Rub steak with fresh garlic, oregano and a dusting of white pepper. Throw on a wood-smoke griddle or an open flame for no more than 3 minutes per side. Serve with thick cut potato wedges, crispy salad and at least 3 bottles of a good Italian red wine, plus an even dozen bottles of chilled lager. Always best served with friends of course.

60 comments:

  1. And I saw a beast rising out of the sea, with ten horns and seven heads, with ten diadems on its horns and blasphemous names on its heads. And the beast that I saw was like a leopard; its feet were like a bear's, and its mouth was like a lion's mouth. And to it the dragon gave his power and his throne and great authority. One of its heads seemed to have a mortal wound, but its mortal wound was healed, and the whole earth marveled as they followed the beast. And they worshiped the dragon, for he had given his authority to the beast, and they worshiped the beast, saying, “Who is like the beast, and who can fight against it?” And the beast was given a mouth uttering haughty and blasphemous words, and it was allowed to exercise authority for forty-two months.

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    1. Oh aye, someone's been to the zoo today.

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    2. What on earth prompted this latest outburst? Or was it another strange voice from someone outside of this earth perhaps?

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  2. And so began the Story of Doctor Dolittle, a magical doctor who shuns human patients in favour of animals, with whom he can speak in their own languages after realising that religion was invented by foolish old men with nothing better to do than sit around in the sun, drink aged camel urine and talk pish.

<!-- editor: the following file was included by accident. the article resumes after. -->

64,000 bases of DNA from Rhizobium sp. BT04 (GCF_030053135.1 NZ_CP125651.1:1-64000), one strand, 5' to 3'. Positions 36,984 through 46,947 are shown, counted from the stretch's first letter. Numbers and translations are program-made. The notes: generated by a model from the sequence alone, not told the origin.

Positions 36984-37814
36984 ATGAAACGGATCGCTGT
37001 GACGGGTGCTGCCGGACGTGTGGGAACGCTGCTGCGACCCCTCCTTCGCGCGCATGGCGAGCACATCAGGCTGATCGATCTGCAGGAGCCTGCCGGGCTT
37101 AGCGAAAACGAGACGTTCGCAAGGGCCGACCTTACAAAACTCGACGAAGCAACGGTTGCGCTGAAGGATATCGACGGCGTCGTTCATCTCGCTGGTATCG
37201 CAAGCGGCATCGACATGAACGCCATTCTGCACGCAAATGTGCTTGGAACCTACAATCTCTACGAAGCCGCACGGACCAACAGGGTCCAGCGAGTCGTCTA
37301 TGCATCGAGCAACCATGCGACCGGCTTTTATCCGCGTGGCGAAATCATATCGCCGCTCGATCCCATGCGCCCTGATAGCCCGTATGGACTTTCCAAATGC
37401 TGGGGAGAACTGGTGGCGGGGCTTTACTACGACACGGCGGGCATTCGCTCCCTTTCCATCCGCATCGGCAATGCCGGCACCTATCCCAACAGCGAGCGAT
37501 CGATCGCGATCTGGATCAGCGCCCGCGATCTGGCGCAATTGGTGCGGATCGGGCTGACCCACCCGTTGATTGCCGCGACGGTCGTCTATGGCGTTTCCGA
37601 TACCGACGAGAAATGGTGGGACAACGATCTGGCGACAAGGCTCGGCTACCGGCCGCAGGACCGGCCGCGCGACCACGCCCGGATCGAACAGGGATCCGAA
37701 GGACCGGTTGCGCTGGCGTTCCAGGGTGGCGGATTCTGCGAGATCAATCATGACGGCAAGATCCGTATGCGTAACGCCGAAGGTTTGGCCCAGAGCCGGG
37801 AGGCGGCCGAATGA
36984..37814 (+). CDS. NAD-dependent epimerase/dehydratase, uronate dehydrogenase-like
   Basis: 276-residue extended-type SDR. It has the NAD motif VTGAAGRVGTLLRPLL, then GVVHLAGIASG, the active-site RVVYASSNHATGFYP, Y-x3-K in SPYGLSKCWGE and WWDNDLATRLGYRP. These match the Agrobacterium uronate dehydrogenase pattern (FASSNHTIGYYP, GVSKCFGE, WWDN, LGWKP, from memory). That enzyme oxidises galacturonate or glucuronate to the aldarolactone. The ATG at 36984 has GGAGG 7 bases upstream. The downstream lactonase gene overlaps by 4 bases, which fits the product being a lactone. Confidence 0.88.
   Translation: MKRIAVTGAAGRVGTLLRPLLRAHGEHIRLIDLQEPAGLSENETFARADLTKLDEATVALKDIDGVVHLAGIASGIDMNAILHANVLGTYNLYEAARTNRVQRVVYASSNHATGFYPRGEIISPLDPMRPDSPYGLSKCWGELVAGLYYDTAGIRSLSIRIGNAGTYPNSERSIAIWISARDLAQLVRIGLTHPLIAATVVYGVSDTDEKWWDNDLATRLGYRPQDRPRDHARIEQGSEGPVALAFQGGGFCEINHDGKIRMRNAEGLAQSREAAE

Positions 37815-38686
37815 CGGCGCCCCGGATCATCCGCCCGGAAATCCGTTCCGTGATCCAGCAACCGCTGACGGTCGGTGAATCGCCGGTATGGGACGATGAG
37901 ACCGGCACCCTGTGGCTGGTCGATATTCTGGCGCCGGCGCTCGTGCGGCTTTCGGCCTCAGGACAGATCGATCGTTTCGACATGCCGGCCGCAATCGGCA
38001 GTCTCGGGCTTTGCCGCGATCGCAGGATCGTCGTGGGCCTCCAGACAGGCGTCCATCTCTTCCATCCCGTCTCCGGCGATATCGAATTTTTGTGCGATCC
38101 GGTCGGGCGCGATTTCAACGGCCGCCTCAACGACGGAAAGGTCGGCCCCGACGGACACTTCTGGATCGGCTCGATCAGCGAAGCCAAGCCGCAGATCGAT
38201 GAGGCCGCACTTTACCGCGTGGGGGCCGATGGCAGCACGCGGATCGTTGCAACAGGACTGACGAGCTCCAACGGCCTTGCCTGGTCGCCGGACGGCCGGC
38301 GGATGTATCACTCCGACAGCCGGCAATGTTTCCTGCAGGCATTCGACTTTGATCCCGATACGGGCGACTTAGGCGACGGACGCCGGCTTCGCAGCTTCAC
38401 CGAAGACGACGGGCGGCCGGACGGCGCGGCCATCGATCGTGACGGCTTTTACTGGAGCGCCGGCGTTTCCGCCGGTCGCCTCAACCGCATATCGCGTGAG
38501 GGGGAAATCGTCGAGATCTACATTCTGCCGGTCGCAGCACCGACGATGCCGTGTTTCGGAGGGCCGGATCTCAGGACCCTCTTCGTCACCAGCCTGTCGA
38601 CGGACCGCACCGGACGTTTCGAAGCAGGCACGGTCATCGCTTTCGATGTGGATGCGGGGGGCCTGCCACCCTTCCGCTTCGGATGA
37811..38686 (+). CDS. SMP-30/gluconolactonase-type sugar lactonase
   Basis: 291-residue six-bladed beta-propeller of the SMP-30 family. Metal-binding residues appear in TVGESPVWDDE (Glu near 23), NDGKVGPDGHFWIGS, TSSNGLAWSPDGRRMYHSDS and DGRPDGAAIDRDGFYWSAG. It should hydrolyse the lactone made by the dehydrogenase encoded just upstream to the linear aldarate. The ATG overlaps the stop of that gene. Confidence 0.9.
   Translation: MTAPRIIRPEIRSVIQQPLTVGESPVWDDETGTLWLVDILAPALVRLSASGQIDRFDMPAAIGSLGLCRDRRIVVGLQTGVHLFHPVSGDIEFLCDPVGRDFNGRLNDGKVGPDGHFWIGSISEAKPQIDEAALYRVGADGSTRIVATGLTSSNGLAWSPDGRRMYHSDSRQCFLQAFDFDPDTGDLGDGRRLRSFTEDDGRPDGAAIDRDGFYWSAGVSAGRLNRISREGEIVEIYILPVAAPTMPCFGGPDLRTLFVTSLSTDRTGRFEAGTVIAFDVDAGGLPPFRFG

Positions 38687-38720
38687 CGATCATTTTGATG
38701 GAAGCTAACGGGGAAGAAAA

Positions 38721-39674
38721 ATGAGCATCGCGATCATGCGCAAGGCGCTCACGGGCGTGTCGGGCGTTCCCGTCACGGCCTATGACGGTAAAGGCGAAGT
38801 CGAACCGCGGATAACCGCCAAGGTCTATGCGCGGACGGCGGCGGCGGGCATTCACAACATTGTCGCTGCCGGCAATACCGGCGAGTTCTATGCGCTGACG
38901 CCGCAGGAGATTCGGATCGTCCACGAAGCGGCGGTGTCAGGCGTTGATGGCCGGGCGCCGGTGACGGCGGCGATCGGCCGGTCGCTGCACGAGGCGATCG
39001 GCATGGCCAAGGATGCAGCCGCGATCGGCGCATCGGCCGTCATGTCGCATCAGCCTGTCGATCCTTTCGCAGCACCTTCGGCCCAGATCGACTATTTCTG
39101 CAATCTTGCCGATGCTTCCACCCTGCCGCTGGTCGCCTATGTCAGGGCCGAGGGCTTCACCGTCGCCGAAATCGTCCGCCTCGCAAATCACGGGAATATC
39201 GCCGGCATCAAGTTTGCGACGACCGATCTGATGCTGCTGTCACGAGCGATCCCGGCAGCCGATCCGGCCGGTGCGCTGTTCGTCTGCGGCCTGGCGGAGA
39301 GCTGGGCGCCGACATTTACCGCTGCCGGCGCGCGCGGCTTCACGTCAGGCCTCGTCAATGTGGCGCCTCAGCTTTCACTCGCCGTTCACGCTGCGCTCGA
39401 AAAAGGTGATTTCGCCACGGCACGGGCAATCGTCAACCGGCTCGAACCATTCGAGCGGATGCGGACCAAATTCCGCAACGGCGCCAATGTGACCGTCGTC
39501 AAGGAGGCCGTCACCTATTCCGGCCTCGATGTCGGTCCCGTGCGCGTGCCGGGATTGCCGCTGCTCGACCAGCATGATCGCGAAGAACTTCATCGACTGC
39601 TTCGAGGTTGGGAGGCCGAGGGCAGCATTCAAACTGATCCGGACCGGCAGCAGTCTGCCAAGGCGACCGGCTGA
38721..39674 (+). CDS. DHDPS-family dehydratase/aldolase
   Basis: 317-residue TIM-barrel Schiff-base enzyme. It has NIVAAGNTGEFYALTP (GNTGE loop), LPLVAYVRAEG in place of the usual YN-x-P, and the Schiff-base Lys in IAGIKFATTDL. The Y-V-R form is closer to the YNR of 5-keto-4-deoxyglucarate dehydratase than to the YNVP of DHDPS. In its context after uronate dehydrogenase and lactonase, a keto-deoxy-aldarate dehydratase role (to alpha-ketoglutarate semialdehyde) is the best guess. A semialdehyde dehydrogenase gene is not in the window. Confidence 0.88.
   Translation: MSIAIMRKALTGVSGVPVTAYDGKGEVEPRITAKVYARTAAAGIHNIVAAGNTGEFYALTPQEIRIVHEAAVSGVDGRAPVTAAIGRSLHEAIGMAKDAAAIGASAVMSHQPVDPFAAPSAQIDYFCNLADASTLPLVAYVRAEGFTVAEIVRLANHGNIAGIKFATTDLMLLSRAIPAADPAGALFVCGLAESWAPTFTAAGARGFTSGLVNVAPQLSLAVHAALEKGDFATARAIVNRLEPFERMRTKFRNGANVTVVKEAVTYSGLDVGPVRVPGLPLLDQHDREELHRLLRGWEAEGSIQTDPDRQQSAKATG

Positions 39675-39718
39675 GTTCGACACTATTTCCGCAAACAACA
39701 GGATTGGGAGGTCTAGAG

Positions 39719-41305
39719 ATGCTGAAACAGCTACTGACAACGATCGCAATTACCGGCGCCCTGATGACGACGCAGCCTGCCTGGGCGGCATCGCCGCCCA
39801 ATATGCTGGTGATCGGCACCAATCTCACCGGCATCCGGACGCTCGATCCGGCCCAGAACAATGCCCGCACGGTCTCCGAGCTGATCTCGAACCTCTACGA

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  3. So that would explain the steer with a limp.

    The film sounds dreadful, and personally I am not into dreadful at all. Call me a small minded Colonial, if you like, but... no.

    The T-bone, on the other hand, is right up my alley. Give me a ring when you're lighting the fire and I'll pop right over. My barbecue is under a few inches of snow at the moment.

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    1. There is never a limp dear Ponita, Scottish beasts are as hard as nails. The missing haunch would have grown back by the morning.

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    2. Hopefully that steak wasn't as hard as nail, then. Regenerating limbs, you say? Are your Scottish beasties perchance related to those lizards who can regrow their tails?

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    3. Och hen, no. Scottish beef is tender as butter due to the lushness of the grass. It is the people that are tough as old boots, we refuse to get sick, be injured or visit the doctor unless we are half dead and the bars have closed. Although, I have noticed that my postman has an uncannily long lizard-like tongue. Quite popular with the ladies as it happens.

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  4. Les Diaboliques? (Excuse my French.)
    Steak & wedges? Usual portion please and half a lager.

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    1. Actually, no. Les Diaboliques was released much earlier than this last load of shite. But full marks for trying sir!

      Have you banged your head? Since when have you ever drunk a half of anything, not counting of course the half a fish tank full of water back in 89. Tis the Friday, pint so?

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    2. I need it, mon then.